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Deep-sea mining with no net loss of biodiversity-an impossible aim

Deep-sea mining with no net loss of biodiversity-an impossible aim
Deep-sea mining with no net loss of biodiversity-an impossible aim

Deep-sea mining is likely to result in biodiversity loss, and the significance of this to ecosystem function is not known. "Out of kind" biodiversity offsets substituting one ecosystem type (e.g.,coral reefs) for another (e.g., abyssal nodule fields) have been proposed to compensate for such loss. Here we consider a goal of no net loss (NNL) of biodiversity and explore the challenges of applying this aim to deep seabed mining, based on the associated mitigation hierarchy (avoid,minimize, remediate). We conclude that the industry cannot at present deliver an outcome of NNL. This results from the vulnerable nature of deep-sea environments to mining impacts, currently limited technological capacity to minimize harm, significant gaps in ecological knowledge, and uncertainties of recovery potential of deep-sea ecosystems. Avoidance and minimization of impacts are therefore the only presently viable means of reducing biodiversity losses from seabed mining. Because of these constraints, when and if deep-sea mining proceeds, it must be approached in a precautionary and step-wise manner to integrate new and developing knowledge. Each step should be subject to explicit environmental management goals, monitoring protocols, and binding standards to avoid serious environmental harm and minimize loss of biodiversity. "Out of kind" measures, an option for compensation currently proposed, cannot replicate biodiversity and ecosystem services lost through mining of the deep seabed and thus cannot be considered true offsets. The ecosystem functions provided by deep-sea biodiversity contribute to a wide range of provisioning services (e.g., the exploitation of fish, energy, pharmaceuticals, and cosmetics), play an essential role in regulatory services (e.g., carbon sequestration) and are important culturally. The level of "acceptable" biodiversity loss in the deep sea requires public, transparent, and well-informed consideration, as well as wide agreement. If accepted, further agreement on how to assess residual losses remaining after the robust implementation of the mitigation hierarchy is also imperative. To ameliorate some of the inter-generational inequity caused by mining-associated biodiversity losses, and only after all NNL measures have been used to the fullest extent, potential compensatory actions would need to be focused on measures to improve the knowledge and protection of the deep sea and to demonstrate benefits that will endure for future generations.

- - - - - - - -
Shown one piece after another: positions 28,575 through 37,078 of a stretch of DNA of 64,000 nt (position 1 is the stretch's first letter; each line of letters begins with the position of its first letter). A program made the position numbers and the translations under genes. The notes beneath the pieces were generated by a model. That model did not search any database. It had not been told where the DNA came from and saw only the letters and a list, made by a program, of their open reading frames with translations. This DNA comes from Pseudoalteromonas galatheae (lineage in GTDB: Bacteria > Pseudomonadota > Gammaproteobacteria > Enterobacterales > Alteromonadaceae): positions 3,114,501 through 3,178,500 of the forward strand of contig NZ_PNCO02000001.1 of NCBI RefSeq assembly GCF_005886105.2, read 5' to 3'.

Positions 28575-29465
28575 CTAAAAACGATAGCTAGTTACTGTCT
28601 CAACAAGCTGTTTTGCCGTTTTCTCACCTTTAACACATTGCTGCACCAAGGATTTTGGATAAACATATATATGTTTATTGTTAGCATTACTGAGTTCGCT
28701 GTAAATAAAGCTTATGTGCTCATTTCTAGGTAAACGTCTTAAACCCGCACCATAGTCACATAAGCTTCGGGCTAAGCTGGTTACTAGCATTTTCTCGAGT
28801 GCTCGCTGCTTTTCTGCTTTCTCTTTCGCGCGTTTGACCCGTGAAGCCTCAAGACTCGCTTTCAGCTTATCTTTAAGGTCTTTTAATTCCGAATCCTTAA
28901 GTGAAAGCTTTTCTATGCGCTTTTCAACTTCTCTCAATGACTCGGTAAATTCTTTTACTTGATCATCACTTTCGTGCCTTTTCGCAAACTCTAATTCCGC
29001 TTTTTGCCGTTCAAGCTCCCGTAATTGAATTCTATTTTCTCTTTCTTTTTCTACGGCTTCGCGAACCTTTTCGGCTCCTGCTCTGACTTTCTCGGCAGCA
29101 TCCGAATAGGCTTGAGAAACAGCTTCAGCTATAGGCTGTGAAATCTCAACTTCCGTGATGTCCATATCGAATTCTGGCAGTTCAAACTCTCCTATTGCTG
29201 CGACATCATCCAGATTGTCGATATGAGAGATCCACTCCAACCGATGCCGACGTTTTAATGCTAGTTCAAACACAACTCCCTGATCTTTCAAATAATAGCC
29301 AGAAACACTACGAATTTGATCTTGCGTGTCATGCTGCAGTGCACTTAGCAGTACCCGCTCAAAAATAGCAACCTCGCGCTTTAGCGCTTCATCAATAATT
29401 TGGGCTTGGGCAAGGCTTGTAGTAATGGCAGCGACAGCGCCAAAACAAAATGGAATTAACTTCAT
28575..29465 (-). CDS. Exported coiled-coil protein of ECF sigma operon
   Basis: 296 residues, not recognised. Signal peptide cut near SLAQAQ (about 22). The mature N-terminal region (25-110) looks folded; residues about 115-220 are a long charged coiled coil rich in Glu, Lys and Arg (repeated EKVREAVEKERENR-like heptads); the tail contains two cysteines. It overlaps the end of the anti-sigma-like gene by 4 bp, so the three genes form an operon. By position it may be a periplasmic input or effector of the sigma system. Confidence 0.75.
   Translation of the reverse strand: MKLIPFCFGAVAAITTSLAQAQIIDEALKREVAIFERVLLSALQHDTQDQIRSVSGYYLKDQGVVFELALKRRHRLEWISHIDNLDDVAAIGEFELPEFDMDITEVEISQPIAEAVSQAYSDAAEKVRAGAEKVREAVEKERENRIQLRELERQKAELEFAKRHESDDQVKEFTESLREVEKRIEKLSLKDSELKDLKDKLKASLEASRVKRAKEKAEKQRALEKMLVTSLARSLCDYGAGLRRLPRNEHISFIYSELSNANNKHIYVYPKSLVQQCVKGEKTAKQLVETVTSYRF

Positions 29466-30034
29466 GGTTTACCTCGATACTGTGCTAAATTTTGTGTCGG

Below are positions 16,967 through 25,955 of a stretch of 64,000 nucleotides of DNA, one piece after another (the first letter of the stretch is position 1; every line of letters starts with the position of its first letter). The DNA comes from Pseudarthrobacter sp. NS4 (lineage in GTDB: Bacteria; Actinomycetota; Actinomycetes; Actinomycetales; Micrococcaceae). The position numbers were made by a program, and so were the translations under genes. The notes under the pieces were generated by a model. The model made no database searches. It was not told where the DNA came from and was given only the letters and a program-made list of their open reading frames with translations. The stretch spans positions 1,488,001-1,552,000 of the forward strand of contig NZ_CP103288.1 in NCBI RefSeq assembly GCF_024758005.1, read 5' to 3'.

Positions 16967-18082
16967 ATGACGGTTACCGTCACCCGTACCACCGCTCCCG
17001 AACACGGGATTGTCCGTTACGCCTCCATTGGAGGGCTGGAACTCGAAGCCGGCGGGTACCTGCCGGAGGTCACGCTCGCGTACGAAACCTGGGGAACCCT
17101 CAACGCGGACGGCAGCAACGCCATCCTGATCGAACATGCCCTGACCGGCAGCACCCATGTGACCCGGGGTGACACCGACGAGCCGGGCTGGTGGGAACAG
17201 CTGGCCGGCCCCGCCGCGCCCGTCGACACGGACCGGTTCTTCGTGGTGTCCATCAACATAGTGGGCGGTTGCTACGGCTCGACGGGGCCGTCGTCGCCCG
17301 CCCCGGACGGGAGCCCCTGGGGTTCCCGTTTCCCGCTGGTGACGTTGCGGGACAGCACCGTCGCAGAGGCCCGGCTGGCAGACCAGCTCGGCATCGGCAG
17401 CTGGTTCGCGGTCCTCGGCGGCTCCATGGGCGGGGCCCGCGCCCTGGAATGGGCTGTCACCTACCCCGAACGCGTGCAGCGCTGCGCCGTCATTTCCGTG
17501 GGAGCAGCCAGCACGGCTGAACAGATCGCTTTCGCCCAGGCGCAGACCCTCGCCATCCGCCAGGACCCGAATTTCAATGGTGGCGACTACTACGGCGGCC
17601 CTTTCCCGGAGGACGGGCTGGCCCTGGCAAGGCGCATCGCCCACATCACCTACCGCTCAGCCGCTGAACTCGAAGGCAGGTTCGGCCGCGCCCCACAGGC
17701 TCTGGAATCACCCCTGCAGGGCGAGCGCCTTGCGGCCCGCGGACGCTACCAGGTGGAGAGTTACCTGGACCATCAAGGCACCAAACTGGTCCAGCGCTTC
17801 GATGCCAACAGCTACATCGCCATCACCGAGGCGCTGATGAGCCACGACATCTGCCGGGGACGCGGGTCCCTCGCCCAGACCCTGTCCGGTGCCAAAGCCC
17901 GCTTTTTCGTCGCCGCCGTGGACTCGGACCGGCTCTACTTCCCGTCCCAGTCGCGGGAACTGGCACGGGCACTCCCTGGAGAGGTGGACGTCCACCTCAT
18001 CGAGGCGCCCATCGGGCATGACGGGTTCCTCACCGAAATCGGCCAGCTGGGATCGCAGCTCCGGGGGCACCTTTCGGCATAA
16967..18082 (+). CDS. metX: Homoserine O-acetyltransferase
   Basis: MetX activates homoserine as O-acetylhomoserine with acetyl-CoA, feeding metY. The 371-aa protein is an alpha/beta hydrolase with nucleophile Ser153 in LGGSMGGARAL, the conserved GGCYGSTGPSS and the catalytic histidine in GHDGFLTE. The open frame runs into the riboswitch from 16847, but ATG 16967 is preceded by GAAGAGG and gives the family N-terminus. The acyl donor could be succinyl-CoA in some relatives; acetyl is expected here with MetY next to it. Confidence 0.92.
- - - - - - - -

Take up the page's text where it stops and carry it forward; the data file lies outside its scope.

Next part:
Biodiversity offsetting, Compensation, Deep-sea mining, Environmental Impact Assessment (EIA), Mitigation hierarchy, No net loss
2296-7745
Niner, Holly J.
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Ardron, Jeff A.
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Escobar, Elva G.
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Gianni, Matthew
07388a92-a704-4215-b358-8619be075c01
Jaeckel, Aline
96ef7ac7-082f-42a7-8639-4ece4597624f
Jones, Daniel O.B.
44fc07b3-5fb7-4bf5-9cec-78c78022613a
Levin, Lisa A.
44c9684c-86c9-4d3e-9b37-27df96d55f72
Smith, Craig R.
621438c4-d234-44c3-8561-08e7c3a34d55
Thiele, Torsten
7093f5b9-be6a-42c4-b10a-283d401528bc
Turner, Phillip J.
f431dc56-23e0-4f15-bdc2-758aa2b410b6
Van Dover, Cindy L.
ae91402f-83d9-462c-98c8-b699cee716ea
Watling, Les
33dc83a6-e7e5-4855-bf85-b9a09a412bb5
Gjerde, Kristina M.
957bc2bc-cb95-42fb-bb71-3677afdd040b
Niner, Holly J.
268c5a59-5c27-406b-9e39-d978e568c312
Ardron, Jeff A.
3a5ab3bf-bd0a-45c7-b6ec-705f74e0cf2f
Escobar, Elva G.
8116c7b9-67da-4af7-8b6d-316d5bddaf23
Gianni, Matthew
07388a92-a704-4215-b358-8619be075c01
Jaeckel, Aline
96ef7ac7-082f-42a7-8639-4ece4597624f
Jones, Daniel O.B.
44fc07b3-5fb7-4bf5-9cec-78c78022613a
Levin, Lisa A.
44c9684c-86c9-4d3e-9b37-27df96d55f72
Smith, Craig R.
621438c4-d234-44c3-8561-08e7c3a34d55
Thiele, Torsten
7093f5b9-be6a-42c4-b10a-283d401528bc
Turner, Phillip J.